I know alfalfa can be a problem, and I'm worried about getting the alfalfa mix, however it really is the only option that I found this year with ESC+starch below 10%, moisture below 15%, and protein above 4%! Jack was fed a small amount of alfalfa cubes as a mineral carrier and protein boost before his laminitic episode in January without ill effect. But everything seems to have changed for him now! 

--
Hilary and Amika
Prince George, BC, Canada
Joined July 2019
NRC+ proficient grad January 2022

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Eleanor Kellon, VMD
 

Hilary,

Iron 1250 ppm is toxic. You can't feed that. To use this hay, you would have to dilute it with lower iron hay until iron is below 500 ppm.
--
Eleanor in PA

www.drkellon.com 
EC Owner 2001
The first step to wisdom is "I don't know."


Kirsten Rasmussen
 

Mg and Mn can be higher if the iron is from dirt.  Mg in particular is often associated with iron in rocks and soils so where one is high, the other likely is. 

Can you ask the lab to rinse their sample, dry it, and reanalyze it?  If it still comes back high, I'd decline to buy the hay.  500 ppm is the upper safe limit for iron.

Since Jack doesn't need a lot, being small, have you considered bringing in or picking up a pallet (2000lb for 520$--last year's prices) of Highbred Horse Hay from Olds, Alberta?   It's pre-tested (NIR) but they do run the minerals so you can see iron before you buy it.  It's compressed, blended hay and doesn't take up much space.  Their Diet blend is the lowest sugar option and is all grass.  Not sure if they have their 2022 hay ready yet but you could call and ask when that might be.  Just watch the ADF (palatability) and NDF (digestibility), last year they were quite high and not be ideal for an elderly horse.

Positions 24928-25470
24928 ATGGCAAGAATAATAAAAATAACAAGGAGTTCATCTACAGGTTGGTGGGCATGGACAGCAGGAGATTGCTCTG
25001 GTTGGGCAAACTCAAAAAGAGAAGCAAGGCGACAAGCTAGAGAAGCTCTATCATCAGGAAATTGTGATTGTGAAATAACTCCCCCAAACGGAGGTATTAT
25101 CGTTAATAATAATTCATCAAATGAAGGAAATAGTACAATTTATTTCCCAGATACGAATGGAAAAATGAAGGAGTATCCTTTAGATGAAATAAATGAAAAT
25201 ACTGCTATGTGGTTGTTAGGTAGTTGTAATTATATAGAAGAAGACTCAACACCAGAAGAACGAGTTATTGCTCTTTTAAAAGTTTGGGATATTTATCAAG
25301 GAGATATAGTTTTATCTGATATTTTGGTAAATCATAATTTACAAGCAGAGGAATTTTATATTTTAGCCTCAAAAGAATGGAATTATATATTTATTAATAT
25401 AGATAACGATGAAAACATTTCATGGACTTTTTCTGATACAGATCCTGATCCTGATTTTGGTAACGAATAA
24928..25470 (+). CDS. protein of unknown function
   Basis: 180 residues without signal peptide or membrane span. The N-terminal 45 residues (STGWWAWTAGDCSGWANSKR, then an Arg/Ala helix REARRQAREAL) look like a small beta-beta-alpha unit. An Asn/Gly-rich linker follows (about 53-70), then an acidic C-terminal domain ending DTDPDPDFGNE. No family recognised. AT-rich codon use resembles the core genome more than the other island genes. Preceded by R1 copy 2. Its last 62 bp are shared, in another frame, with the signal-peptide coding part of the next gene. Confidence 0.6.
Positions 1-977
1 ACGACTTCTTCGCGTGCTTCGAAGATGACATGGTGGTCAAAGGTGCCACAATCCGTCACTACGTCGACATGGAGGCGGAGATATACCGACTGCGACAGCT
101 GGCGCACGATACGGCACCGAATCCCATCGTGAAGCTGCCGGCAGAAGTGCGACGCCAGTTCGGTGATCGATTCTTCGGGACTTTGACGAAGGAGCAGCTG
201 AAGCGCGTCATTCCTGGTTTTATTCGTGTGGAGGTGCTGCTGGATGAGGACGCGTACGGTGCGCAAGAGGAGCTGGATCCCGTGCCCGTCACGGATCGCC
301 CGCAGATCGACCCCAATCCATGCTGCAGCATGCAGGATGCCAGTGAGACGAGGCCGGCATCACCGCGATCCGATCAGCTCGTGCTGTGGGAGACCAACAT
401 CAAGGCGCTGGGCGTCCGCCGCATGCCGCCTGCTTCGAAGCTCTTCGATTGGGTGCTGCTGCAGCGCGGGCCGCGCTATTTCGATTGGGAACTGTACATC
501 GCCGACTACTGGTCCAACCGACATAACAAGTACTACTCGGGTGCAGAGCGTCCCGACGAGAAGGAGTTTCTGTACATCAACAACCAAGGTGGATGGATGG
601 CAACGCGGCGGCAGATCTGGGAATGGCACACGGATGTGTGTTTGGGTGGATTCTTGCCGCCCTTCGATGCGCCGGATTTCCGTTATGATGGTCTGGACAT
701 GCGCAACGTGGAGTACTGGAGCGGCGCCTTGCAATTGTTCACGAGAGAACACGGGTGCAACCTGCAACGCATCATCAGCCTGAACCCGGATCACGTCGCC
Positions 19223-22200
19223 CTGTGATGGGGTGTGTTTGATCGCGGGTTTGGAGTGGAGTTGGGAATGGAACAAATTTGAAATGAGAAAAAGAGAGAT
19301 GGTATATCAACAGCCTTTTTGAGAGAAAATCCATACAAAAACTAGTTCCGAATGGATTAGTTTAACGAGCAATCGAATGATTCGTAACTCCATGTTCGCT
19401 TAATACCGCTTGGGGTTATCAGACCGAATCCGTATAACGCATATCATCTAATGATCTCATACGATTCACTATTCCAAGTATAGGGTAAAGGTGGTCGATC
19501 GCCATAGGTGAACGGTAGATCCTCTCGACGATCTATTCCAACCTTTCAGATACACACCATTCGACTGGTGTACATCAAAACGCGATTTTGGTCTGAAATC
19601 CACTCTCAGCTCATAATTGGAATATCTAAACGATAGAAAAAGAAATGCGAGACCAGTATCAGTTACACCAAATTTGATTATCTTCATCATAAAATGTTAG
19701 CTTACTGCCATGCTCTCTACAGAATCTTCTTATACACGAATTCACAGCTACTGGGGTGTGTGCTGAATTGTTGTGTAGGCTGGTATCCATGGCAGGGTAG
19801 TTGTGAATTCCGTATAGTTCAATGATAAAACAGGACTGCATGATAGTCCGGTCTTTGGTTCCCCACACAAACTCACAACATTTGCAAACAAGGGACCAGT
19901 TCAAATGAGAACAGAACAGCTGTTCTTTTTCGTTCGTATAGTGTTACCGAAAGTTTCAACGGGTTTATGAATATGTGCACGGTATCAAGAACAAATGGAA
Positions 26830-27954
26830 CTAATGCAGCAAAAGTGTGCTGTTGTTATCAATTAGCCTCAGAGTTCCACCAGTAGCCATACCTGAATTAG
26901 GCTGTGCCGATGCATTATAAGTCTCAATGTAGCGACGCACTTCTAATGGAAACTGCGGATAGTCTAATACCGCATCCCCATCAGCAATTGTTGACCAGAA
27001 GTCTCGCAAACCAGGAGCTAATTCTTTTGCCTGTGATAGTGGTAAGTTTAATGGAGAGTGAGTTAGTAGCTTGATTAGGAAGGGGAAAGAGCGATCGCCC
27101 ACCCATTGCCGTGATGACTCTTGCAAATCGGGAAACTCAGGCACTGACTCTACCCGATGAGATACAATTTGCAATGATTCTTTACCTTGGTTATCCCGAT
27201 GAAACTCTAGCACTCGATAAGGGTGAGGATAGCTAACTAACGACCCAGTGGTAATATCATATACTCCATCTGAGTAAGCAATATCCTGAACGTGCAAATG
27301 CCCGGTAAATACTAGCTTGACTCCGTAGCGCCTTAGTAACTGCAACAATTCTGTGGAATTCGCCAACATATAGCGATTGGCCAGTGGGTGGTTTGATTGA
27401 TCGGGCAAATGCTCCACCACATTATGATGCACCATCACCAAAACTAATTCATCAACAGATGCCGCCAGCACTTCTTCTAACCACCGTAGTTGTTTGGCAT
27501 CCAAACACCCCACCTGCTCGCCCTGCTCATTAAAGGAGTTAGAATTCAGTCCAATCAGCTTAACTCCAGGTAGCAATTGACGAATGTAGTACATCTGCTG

--
Kirsten and Shaku (IR + PPID) - 2019
Kitimat, BC, Canada
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Hilary McGregor
 

Thanks Dr. Kellon. That's what I thought. I can feed about ¼ of this hay with the low iron grass/alfalfa hay and get iron comfortably below 500ppm. Will still require significant copper/zinc to balance.

Sounds like that's what we will have to do unless the lab is able to provide new info.

--
Hilary and Amika
Prince George, BC, Canada
Joined July 2019
NRC+ proficient grad January 2022

Amika's Case History Folder
Amika's Photos Folder

Jack's Case History
Jack's Photos Folder


Hilary McGregor
 

Thank you for the info and these suggestions, Kirsten! Mg and Mn both look low in the teff, supporting that it may not be dirt contamination.

I will look into Highbred Horse Hay in Alberta. I haven't heard of them before and I'm looking all over BC and AB for options! $520 a ton is still way less expensive than what's on the lower mainland. That teff is $850/ton (2000 lbs)!

--
Hilary and Amika
Prince George, BC, Canada
Joined July 2019
NRC+ proficient grad January 2022

Amika's Case History Folder
Amika's Photos Folder

Jack's Case History
Jack's Photos Folder


Eleanor Kellon, VMD
 

Hilary,

At these prices I would also look into getting Ontario Dehy Timothy Balance Cubes in bulk. They are not only safe, they are mineral balanced already.
--
Eleanor in PA

www.drkellon.com 
EC Owner 2001
The first step to wisdom is "I don't know."